“The warmth of the group dynamic extends to the depiction of single life, love, marriage and parenthood in a romantic comedy that takes time to find its groove but steadily accumulates heart and humor,..The movie dawdles a little in nudging the central love story to its inevitable conclusion, but the relationships are drawn with integrity and the emotional conflicts grounded in honest character observation,..The script also benefits from nuanced consideration of the many ways in which having children changes adults’ lives, going beyond the standard comedy terrain of sleep deprivation, frazzled nerves and diaper disasters.”


“It doesn’t settle on the generic archetypes that we’re use to, and feels more real than most of these type of movies. The dialogue and discussion is smart, and the story packs some nice slice-of-life moments of living in New York City. Interestingly, Friends With Kids could be set in an alternate Bridesmaids universe as the supporting cast is comprised from that film,..While the film turns much more series than the sis-rom-com that was Bridesmaids, it will be hard for you to dislike this film if you like the cast.”

The Oranges


“The director and writers manage capably enough while the action sticks in light, sitcommy mode, but when it turns serious the movie runs out of juice. Its cathartic moments feel fabricated,..Helfer and Reiss push predictable buttons with their message that out of the messiest situations, fresh self-knowledge and serenity can sometimes be hatched. There’s enough generic feelgood stuff in the proudly nonjudgmental film’s themes of love and forgiveness to make undiscerning audiences believe they’re being fed something nutritious. And the holiday-season setting makes theatrical positioning a no-brainer. But a deluxe cast like this one deserves better.”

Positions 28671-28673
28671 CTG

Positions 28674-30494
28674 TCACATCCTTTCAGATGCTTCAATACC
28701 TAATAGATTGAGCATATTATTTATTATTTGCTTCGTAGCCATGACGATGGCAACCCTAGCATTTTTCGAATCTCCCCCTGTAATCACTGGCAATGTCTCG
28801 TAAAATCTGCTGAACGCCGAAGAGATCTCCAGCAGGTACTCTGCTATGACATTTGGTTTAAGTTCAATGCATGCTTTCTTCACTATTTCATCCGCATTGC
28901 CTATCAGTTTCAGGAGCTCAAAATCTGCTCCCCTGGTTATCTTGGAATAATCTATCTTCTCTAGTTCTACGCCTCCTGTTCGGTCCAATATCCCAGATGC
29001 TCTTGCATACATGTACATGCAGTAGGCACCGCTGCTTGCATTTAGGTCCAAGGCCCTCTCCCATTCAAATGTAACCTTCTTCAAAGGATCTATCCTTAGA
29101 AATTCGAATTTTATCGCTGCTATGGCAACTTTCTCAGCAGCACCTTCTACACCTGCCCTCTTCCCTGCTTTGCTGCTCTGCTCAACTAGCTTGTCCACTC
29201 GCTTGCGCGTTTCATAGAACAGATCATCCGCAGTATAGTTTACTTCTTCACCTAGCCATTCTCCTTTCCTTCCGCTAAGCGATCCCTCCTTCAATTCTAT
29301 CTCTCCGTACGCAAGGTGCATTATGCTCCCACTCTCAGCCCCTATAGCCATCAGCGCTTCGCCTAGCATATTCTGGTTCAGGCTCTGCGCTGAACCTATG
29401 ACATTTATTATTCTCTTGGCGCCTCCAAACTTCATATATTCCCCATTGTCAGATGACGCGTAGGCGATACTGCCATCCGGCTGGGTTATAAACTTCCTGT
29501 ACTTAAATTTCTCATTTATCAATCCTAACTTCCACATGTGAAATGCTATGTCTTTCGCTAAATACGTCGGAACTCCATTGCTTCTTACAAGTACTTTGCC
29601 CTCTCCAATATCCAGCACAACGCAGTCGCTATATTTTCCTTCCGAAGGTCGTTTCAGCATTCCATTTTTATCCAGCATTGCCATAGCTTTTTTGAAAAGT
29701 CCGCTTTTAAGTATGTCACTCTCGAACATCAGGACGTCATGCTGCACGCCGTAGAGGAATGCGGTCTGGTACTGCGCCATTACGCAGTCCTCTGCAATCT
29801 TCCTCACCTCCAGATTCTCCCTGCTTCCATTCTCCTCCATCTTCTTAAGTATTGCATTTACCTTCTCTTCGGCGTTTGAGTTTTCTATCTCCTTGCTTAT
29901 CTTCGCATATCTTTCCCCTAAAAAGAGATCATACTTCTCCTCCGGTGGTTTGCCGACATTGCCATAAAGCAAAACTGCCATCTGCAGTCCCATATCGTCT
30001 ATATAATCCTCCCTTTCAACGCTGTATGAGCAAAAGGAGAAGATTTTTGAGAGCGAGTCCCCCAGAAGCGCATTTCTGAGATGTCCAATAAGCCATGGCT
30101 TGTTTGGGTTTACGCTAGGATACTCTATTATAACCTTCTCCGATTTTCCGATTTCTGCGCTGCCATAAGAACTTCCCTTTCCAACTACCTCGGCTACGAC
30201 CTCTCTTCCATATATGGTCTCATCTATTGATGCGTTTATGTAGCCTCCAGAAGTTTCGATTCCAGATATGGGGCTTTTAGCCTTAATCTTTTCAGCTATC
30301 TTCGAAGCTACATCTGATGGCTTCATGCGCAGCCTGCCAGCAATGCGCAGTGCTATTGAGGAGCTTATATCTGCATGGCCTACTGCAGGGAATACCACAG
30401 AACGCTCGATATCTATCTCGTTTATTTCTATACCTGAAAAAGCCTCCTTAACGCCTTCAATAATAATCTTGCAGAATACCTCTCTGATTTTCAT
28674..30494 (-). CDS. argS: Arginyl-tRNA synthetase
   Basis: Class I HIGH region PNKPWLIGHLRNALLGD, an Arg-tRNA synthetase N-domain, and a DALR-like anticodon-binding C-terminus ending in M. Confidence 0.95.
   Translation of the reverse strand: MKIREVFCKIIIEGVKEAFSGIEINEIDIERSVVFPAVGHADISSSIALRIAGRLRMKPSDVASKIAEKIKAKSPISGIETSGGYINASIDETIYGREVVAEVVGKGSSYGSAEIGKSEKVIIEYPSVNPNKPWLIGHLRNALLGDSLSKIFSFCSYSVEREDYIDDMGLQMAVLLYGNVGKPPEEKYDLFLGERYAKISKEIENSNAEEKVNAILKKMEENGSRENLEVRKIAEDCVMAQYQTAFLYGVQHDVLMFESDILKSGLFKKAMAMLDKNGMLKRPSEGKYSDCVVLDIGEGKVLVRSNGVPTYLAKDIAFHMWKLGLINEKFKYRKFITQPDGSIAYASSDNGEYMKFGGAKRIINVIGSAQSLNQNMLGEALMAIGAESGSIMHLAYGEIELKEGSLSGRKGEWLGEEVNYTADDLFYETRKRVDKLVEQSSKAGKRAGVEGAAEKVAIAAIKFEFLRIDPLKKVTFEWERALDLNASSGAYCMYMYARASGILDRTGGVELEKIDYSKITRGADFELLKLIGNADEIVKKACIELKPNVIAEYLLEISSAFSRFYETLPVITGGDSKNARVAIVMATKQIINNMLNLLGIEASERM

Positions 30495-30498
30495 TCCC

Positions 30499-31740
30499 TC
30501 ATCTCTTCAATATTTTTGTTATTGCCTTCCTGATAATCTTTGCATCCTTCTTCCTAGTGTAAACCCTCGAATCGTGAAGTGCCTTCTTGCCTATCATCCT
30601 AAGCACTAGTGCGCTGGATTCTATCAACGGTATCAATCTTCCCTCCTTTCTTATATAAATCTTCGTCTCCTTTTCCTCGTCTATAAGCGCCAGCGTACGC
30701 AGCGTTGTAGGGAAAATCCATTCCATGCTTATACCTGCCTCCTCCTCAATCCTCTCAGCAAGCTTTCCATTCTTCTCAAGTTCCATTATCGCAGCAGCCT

“playing to huge laughs, this winning comedy overcomes some of its patchier elements to become a bonafide crowd pleaser,..What Reiss and Helfer do so well is sharply observe both the absurdity of the situation,.. [The cast] all equally rise to the occasion, to deliver the kind of full bodied genuine laughs that make you miss the next couple of lines of dialogue. It’s Meester who surprises the most,..The continually underrated Platt delivers a great turn,..Janney nearly steals the show as the guilt-tripping, snarking, manipulative mommy while Keener keeps a cage on crazy as Paige, trying to keep it together after being dumped for a much younger woman.”



“With a chemistry-free romance, a sitcom sensibility and a soft, round cavity where its humanity might have been, The Oranges is an unpalatable confection whose sophomoric approach to its very adult subject is likely to leave some auds bewildered and others actively offended. Odd-coupling comedy, pairing the father of one suburban family with the daughter of another, boasts a name cast,..but Brit helmer Julian Farino’s Stateside feature debut won’t win him many allies,..It would be curious if the pic actually sparked some public discussion about the morality or lack thereof in the storyline, which is mirrored in the filmmaking. ‘There are no rules,’ Nina tells David as they’re preparing to consummate their untidy romance. Well, there are in comedy, even if “The Oranges” ignores them.”